Located at Cardinals Nation in Ballpark Village, the St. Louis Cardinals Hall of Fame (1) should be a stop for every Cardinals fan. With this being the inaugural year, they have opened some of the voting to the fans. The Cardinals selected a ‘Red Ribbon’ committee of Cardinals baseball experts and through a secret ballot process they came up with the listed nominees. You can vote for two of them here (2) or include the Twitter hashtags for them until April 22nd:
Jim Edmonds (#EdmondsHOF) .285 AVG, 241 HR, 713 RBIs Jim Edmonds joined the Cardinals in 2000 and played eight seasons, making the postseason in six of them and playing in two World Series, winning in 2006. The three-time All-Star won six consecutive Gold Gloves from 2000-05. He ranks 4th on the Cardinals all-time home run list with 241 and hit the game-ending home run in the 11th inning of the Game 6 of the 2004 NLCS.
Bob Forsch (#ForschHOF) 163-127, 3.67 ERA, 1079 K’s Bob Forsch played 15 seasons with the Cardinals, making 401 starts, ranking 2nd all-time to franchise history. He threw two no-hitters, coming in 1978 and again in 1983, becoming the only pitcher in Cardinals history to throw two. He played in three World Series, winning in 1982, a year in which he threw a three-hit shutout in the Cardinals first ever NLCS game. The two-time Silver Slugger Award winner won 163 games for the Cardinals, ranking third in franchise history.
Keith Hernandez (#HernandezHOF) .299 AVG, 265 2B, 662 R Keith Hernandez played 10 seasons with the Cardinals, winning six straight Gold Gloves from 1978-1983. He was a co-MVP in 1979, batting a league leading .344 with 11 HR and 105 RBI. The two-time All-Star was a member of the 1982 World Championship team.
Willie McGee (#McGeeHOF) .294 AVG, 301 SB, 255 2B Willie McGee played in 13 seasons with the Cardinals, playing in 1661 games, 9th all-time in franchise history. He was a four-time All-Star, won three Gold Gloves and was the 1985 National League MVP with league leading marks of a .353 batting average, 18 triples and 216 hits, while stealing 56 bases. McGee played in three World Series, winning as a rookie in 1982 when he finished third in the Rookie of the Year voting. Is one of six players to steal over 300 bases with the Cardinals, swiping 301.
Mark McGwire (#McGwireHOF) 220 HR, 473 RBIs, 1.111 OPS Mark McGwire finished his career playing five seasons with the Cardinals. In 1998, he broke the Major League Baseball single-season home run record of 61 set by Roger Maris with 70. He blasted 220 career home runs with the Cardinals ranking 6th in franchise history, leading the National League in 1998 and 1999, the top two season totals in Cardinals history. He set the Cardinals single season walk mark with 162 in 1998. Had back-to-back seasons of 147 RBI, ranking tied for 3rd in Cardinals history. He was a three-time All-Star and won the Silver Slugger in 1998.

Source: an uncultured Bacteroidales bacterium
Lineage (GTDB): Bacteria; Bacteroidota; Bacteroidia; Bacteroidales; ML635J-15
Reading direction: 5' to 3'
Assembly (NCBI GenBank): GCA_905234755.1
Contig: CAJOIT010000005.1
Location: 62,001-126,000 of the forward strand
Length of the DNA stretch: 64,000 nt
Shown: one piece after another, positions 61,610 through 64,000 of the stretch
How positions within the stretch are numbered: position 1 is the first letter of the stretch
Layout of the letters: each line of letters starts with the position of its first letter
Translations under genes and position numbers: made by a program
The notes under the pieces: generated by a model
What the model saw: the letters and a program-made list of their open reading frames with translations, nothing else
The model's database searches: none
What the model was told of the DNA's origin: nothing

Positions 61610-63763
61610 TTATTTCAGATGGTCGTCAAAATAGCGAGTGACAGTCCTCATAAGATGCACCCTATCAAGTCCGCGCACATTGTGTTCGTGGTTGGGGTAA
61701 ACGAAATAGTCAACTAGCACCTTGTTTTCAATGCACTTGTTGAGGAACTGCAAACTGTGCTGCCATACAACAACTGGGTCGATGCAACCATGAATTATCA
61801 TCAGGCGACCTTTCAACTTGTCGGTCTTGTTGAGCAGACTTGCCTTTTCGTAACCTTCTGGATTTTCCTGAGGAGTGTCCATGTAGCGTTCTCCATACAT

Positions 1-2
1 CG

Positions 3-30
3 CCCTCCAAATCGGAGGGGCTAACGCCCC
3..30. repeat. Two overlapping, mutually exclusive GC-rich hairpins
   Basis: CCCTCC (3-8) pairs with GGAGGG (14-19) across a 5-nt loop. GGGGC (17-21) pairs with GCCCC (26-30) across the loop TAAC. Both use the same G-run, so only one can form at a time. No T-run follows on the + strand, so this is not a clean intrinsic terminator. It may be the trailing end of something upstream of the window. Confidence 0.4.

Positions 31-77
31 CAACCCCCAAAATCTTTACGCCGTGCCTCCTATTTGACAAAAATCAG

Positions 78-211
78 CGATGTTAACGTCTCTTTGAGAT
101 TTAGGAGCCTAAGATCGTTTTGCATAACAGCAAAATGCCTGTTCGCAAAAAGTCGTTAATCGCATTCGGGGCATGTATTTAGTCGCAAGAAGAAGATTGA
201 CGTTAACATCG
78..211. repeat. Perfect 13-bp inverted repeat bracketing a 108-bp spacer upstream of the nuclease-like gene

Matt Morris (#MorrisHOF) 101-62, 3.61 ERA, 986 K’s Matt Morris pitched for the Cardinals from 1997-2005, finishing 3rd in the Rookie of the Year award in 1997 and was a two-time All-Star in 2001 and 2002. He played in five postseasons and one World Series, in 2004. He led the National League with 22 wins in 2001 and won 101 games over his career with the Cardinals.
Ted Simmons (#SimmonsHOF) .298 AVG, 172 HR, 929 RBIs Ted Simmons played 13 seasons with the Cardinals, making his Major League debut at 18-years old in 1968. He was a six-time All-Star and won the Silver Slugger in 1980. In 1975, Simmons set the National League record for hits by a catcher with 188. He posted six seasons of 20 or more home runs and 10 consecutive seasons from 1971-80 with 75 or more RBI. His 172 HR rank 9th and 929 RBI are 7th all-time in Cardinals franchise history.
Joe Torre (#TorreHOF) .308 AVG, 558 RBIs, 161 2B Joe Torre played six seasons with the Cardinals at catcher, first base and third base from 1969-74. He was a four-time All-Star and was named National League MVP in 1971, leading the league with a .363 batting average with 137 RBI and 230 hits, while hitting 24 home runs. His 230 hits were the most since Stan Musial had 230 in 1948, the most by a Cardinal since World War II. He posted a career batting average of .308, ranking 10th in Cardinals franchise history.
How can you choose? I don’t know how you are going to choose but I will give you my two choices. I think all but one of these are Cardinals Hall of Famers. Keith Hernandez hasn’t been around Cardinal Nation a bunch and for that I do not think he belongs. He’s kind of shunned us.
My choices are personal. They were kind of tough for me. One of them was easy and that choice is Bob Forsch. Bob was literally one of my heroes as a kid. I wanted to be a consistent and nice Cardinals pitcher as a kid. Bob Forsch was that. I remember meeting him when he came to my Cub Scout event in like 1981. Professionally, he has made the second most starts in Cardinals history with the third most wins. He was a hitting pitcher which also made him a better pitcher.
My second choice is for a totally different reason. No one person did more for baseball’s resurgence in the 1990’s than Mark McGwire. Off the field look at how many people bought Cardinals gear just in the year 1998 alone. That is because Mark McGwire and Sammy Sosa captivated the world with their homerun race. 70 homeruns. 162 walks. 147 RBIs. Just wow what numbers. He also came back as a hitting coach. Never mind what you think of him as a person, he did not break any rules that were in effect during his playing time.
Yeah my nominees are for two very different reasons. Like I said, this is my opinion and you can vote for yourself if your opinion differs. That’s what makes us all proud to be members of Cardinals Nation!